shell 1


I have these pho­tos sit­ting on my desk­top for a while now. For some rea­sons I kept putting off writ­ing about the project. I guess I’m just not sure whether I can clear­ly artic­u­late the com­plex­i­ty of it. But I guess it does­n’t have to be too com­pli­cat­ed. And it was a fun project to make :)

The exer­cise was about cre­at­ing a ves­sel that can hold uncon­di­tion­al love. It was for a group that I was run­ning with a cou­ple of my col­leagues, but because it was a small group that day and every­one seemed to be rather engrossed in their own projects with­out need­ing much help, I cre­at­ed a ves­sel as well.

shell 3

It’s a shell that is made of many old shells. The imprints of the old shells gath­er sand and grits and sharp bits that pass by and trans­form them into a pearl that gives a guid­ing light, a wis­dom that shines through the sur­round­ing dark­ness of the ocean. The wis­dom to see one­self and oth­ers with clar­i­ty and compassion.

It was made of clay. Was­n’t fired or any­thing, just paint­ed with dilut­ed acrylic. I paint­ed the pearl with a mix­ture of pearles­cent and glow-in-the-dark paint. It glows some­what in com­plete dark­ness but too faint for the cam­era to cap­ture. I still like the way it turned out though. 

And I paint­ed the out­side of the shell with some sil­ver metal­lic paint.

shell 4


And this short poem comes to mind. I came to know it through my mentor:

Last night, as I was sleep­ing,
I dreamt — mar­velous error! -
that I had a bee­hive
here inside my heart.
And the gold­en bees
were mak­ing white combs
and sweet hon­ey
from my old fail­ures
– Anto­nio Macha­do, trans­lat­ed by Robert Bly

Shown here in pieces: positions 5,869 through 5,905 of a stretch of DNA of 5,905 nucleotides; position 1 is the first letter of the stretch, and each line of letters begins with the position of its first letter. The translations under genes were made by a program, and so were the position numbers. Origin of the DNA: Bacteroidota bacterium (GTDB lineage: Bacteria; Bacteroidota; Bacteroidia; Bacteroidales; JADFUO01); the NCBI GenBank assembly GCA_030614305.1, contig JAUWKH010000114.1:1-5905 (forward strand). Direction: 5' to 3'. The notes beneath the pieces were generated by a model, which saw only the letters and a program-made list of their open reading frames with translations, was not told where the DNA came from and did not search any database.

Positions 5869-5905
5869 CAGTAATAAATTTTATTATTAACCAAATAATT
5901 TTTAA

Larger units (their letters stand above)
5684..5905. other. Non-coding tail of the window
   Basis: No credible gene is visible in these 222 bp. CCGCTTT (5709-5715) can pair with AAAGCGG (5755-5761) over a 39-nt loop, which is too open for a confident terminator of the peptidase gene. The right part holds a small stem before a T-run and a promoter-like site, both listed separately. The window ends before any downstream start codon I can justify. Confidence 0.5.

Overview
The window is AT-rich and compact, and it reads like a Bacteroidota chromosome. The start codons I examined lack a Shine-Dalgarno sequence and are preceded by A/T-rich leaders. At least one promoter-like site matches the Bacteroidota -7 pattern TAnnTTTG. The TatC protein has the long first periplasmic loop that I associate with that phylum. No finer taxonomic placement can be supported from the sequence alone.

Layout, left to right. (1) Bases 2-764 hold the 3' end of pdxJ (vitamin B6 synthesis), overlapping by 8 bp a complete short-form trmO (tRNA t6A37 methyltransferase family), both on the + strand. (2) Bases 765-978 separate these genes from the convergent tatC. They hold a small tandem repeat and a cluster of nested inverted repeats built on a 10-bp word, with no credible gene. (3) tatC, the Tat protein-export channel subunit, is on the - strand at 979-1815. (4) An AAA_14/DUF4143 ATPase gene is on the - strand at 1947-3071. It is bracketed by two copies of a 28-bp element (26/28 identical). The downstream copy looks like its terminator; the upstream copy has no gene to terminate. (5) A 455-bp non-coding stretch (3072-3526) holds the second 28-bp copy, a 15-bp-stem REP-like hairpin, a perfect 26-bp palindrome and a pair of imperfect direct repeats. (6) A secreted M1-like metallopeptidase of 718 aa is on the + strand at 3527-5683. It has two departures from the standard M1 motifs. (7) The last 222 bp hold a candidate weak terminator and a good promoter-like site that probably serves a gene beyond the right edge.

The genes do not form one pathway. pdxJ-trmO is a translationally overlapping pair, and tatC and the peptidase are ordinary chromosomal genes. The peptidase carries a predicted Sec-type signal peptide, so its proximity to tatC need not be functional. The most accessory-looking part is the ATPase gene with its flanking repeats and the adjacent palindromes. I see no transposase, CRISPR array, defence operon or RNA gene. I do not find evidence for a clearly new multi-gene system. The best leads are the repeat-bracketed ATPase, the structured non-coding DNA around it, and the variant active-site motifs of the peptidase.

Have an excel­lent, ener­gized start to the week, everyone!


in retrospect

It’s just occurred to me a few days ago that I missed gen­uine mud­pie’s 3rd birth­day! *gasp* :O

It’s some­times in March, and now it’s July. I total­ly missed it. It’s come and gone and I did­n’t even notice, like noth­ing’s happened.

And I did­n’t share an anniver­sary pattern :(

I feel real­ly bad about it. Like I’ve cheat­ed every­one and myself out of a celebration.

Come to think of it, it’s been a hard year.

I turned 30. My grand­moth­er passed away (her funer­al was on my birth­day). My oth­er grand­moth­er had been seri­ous­ly ill (she’s okay now). My mom was deal­ing with some new­ly dis­cov­ered health con­cerns. School work was intense, where sup­port­ing oth­er peo­ple through their sto­ries of pain brings up my own sto­ries of pain. And then I found myself in a series of con­flicts, some small and fiz­zled out soon after they start­ed, some seri­ous­ly hurt the feel­ings or well-being of all par­ties involved, and in the process a val­ued friend­ship was lost. At the end of it all I was in quite a bit of dis­tress, with feel­ings of guilt, self-doubt, fear, ques­tion­ing my own char­ac­ter. And so I total­ly for­got about gen­uine mud­pie’s 3rd birth­day. Nor did I spend much time to process my turn­ing 30.

I was at a nar­ra­tive ther­a­py train­ing about a week ago. In demon­strat­ing a tech­nique of ask­ing ques­tions, the pre­sen­ter asked the vol­un­teer inter­vie­wee to iden­ti­fy a pea-size prob­lem in her mind and then answer his ques­tions in rela­tions to that prob­lem. I was glad not to be the vol­un­teer inter­vie­wee because all of my prob­lems are at least clos­et-sized, and if I start talk­ing about them I might imme­di­ate­ly burst into tears and that would be embarrassing.